Date: 24 May 2023

On-Site Milling Machine Applications

Milling machines are designed to effectively cut, shape and drill various machine parts with the required precision needed for industrial applications. These essential tools are required for industrial facilities, offshore platforms and marine vessels to maintain safety and productivity. Read on to discover where and why these tools are needed.

What Are Milling Machines Used For?

Milling machines are metalworking tools that are highly effective at manipulating the material to desired specifications. They will be used for material shaping, cutting, and finishing operations on metal components. Milling machines are equipped with various tools, such as drill bits, milling cutters, slot drills and counterboring tools, for various operations.

These tools are primarily used in sectors requiring absolute precision with machined parts. This reliable accuracy is applied at either the components' initial manufacturing or later during maintenance stages.

How Do Milling Machines Work?

Milling machines use various rotary cutters to remove unwanted material from the machine pieces. Milling differs because the designated tools will have several cutting points compared to a standard drilling operation.

Milling machines will stay perpendicular to the object's axis, and the cutting is localised to the cutters on the tool's edge. At high speeds, these tools will remove extrusions on the surface, known as swarf, returning the metal to its original smoother surface. The unique nature of these milling tools also enables engineers to repair the edges of a workpiece or create indentations such as slots, pockets or grooves. 

Two main aspects must be monitored when using milling machines: the feed rate and cutting speed.

Feed Rate

The feed rate relates to the speed of the machine during a milling operation; a slower rate will increase accuracy and a better surface finish, and a higher rate will be faster, impacting the tool’s longevity. The feed rate is determined by a combination of factors, including the machined material, the cutting tool's type and size, the cut depth, and the desired surface finish. In general, a smaller cutting tool or a deeper depth of cut will require a lower feed rate, while a larger cutting tool or a shallower cut will require a higher feed rate.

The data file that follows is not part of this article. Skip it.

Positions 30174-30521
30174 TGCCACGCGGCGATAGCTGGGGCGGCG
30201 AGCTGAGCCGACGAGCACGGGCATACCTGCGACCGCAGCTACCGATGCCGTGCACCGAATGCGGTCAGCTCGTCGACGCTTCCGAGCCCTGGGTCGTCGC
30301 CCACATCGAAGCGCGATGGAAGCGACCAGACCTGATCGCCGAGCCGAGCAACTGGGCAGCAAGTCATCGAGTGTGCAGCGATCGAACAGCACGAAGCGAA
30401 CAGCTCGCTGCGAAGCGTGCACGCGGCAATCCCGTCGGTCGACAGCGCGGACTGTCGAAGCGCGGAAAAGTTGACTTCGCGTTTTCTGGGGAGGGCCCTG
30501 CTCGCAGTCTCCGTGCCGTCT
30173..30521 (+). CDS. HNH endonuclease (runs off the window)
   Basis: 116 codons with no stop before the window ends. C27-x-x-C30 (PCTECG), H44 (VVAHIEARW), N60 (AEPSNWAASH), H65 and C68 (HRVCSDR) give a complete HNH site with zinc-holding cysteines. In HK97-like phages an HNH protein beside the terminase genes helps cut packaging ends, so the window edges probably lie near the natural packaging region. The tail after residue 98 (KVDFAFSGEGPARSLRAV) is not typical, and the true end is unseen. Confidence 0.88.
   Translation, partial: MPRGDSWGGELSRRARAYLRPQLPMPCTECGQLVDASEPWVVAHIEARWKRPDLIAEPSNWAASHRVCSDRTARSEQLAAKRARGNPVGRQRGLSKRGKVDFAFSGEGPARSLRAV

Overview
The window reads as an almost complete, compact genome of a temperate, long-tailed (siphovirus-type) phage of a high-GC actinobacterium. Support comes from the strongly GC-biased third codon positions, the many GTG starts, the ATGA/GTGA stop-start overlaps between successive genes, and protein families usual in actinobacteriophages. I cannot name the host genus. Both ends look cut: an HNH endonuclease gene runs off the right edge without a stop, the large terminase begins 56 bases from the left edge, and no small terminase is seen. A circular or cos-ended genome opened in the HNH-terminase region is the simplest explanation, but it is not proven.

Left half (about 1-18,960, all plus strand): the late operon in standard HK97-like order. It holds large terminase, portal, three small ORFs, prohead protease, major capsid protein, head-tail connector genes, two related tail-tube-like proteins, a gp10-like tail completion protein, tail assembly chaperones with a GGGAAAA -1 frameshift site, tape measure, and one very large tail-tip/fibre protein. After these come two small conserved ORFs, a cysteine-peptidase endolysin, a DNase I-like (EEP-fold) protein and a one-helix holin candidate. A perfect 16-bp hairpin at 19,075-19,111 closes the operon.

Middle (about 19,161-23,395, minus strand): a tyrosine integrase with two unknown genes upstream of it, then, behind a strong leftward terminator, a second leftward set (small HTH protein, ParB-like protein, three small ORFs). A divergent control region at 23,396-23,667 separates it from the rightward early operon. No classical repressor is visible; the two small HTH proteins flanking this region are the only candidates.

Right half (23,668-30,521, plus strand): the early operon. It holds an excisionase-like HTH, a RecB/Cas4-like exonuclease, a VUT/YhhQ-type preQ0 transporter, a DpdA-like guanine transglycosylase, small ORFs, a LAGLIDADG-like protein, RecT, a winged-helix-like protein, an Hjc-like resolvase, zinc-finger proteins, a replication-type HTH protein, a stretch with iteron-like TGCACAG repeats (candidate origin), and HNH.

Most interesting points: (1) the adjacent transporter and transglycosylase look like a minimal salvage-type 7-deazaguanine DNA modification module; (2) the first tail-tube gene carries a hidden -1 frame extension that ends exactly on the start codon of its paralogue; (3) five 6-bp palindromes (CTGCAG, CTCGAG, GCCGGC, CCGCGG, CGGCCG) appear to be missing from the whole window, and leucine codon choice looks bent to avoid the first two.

Cutting Speed

The cutting speed refers to the speed of the tool rather than the movements of the whole machine. Similar to the feed rate, this will have to be dictated to suit the context of the current operation. It can be pre-calculated on-site to suit the specific work, with this formula:

Cutting Speed (SFPM or m/min) = (pi x tool diameter x spindle speed) / 12 (for SFPM) or 1000 (for m/min)

Different Types of Portable Milling Machines

An on-site milling machine has the added convenience of being used at the machine's location instead of at a remote facility with a static milling machine. However, no single milling machine is used for every application; they must be customised to suit specific milling needs with different slides, feeds, multiple axis, and feeds. 

Magnetic base milling machines: These machines use a strong magnetic base to hold the machine on the workpiece. They are commonly used for drilling, tapping, and milling operations.

Portable milling machines: These machines are designed for heavy-duty milling operations on large components, such as turbines, generators, and ship propellers. They are often used in oil and gas, power generation, and shipbuilding.

Keyway Milling Machines: These are often small portable machines that are designed specifically for machining keyways in shafts and other components with extreme precision.

Gantry Milling Machines: Gantry milling machines are configured to sit around the outside of a workpiece with a bridging slide across from each gantry rail. They allow for milling of large surfaces in a singular set-up.

Examples of Milling Machine Applications

  • Orbital Milling machines are used in marine repair, including hull, propeller and rudder repair. On-site milling is particularly important for this sector due to the mobile nature of the vessels.
  • Transportation such as rail use milling machines extensively to repair or refurbish components to maintain safety such as the wheels.

Benefits of On-Site Milling

Relying on remote component repairs always involves long delays as the parts must be removed, transported, repaired and returned. This creates significant downtime for your machines as well as logistical concerns related to your part’s safety when travelling.

Choosing In-Situ (on-site) milling provides managers with maintenance and emergency repairs at your location without any additional complications.

At In-Situ Machining Solutions, our expert team of engineers are trained with a broad range of highly effective on-site machining equipment, including in-situ milling. A range of specialist interchangeable milling equipment can be prepared to meet the specific requirements of each job, meaning a cost-effective engineering solution can be found to support our clients whilst minimising downtime. Contact us to discover which of our other services will help you improve productivity at your business.

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